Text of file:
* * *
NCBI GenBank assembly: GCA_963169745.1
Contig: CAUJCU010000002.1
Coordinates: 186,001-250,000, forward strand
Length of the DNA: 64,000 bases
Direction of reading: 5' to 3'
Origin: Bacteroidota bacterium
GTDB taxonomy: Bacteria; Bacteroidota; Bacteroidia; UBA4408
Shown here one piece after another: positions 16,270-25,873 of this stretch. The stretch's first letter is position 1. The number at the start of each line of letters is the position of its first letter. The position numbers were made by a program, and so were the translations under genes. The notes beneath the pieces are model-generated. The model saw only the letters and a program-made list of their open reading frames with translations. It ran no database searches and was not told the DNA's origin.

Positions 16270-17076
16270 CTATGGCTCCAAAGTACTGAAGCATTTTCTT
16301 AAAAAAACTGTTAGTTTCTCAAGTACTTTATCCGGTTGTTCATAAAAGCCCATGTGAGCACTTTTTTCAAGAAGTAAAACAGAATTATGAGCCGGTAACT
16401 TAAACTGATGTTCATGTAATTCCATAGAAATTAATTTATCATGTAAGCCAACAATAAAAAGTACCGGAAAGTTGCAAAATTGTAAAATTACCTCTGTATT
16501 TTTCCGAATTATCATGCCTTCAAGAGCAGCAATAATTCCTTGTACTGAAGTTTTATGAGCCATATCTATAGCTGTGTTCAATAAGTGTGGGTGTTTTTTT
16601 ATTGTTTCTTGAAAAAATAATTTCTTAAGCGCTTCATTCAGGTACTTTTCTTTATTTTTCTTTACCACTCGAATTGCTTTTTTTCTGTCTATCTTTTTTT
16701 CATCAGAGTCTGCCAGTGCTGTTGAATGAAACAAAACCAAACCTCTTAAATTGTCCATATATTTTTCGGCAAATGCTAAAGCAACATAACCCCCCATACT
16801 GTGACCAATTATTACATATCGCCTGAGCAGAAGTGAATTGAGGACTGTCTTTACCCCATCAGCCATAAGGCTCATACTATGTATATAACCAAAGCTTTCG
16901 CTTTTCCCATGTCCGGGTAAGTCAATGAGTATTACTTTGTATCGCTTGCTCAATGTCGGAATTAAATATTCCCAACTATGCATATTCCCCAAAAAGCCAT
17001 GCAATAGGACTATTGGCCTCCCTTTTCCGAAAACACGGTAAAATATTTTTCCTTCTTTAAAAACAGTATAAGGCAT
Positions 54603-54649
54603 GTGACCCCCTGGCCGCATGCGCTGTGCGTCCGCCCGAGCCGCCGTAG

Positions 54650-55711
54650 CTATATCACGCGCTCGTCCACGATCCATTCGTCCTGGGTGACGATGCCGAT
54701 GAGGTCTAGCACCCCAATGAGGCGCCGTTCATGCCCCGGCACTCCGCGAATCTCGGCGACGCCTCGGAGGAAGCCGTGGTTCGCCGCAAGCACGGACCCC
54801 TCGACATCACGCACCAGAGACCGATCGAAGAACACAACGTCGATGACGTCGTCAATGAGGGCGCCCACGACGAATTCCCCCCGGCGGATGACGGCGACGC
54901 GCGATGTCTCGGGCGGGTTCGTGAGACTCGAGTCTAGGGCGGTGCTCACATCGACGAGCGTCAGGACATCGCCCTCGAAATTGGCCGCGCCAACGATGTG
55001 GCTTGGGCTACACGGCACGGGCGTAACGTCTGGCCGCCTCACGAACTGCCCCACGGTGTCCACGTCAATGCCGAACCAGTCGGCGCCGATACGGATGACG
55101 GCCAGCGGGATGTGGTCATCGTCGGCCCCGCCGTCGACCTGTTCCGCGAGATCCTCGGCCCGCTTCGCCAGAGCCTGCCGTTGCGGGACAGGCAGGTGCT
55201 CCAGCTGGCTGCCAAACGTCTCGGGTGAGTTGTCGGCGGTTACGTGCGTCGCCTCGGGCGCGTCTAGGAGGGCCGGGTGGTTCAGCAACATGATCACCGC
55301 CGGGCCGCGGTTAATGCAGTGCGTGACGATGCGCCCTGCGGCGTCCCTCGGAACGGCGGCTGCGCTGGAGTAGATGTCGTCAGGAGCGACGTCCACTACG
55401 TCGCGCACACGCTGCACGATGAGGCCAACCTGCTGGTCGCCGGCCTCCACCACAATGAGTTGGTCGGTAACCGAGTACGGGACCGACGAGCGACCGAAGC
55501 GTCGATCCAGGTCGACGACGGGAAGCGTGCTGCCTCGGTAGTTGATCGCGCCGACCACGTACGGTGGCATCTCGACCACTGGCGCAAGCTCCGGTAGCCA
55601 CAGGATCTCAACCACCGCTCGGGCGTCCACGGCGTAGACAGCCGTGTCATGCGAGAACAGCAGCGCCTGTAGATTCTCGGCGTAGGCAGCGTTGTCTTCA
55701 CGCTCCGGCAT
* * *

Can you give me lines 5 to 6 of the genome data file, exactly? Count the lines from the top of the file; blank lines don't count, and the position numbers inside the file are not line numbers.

Direction of reading: 5' to 3'
Origin: Bacteroidota bacterium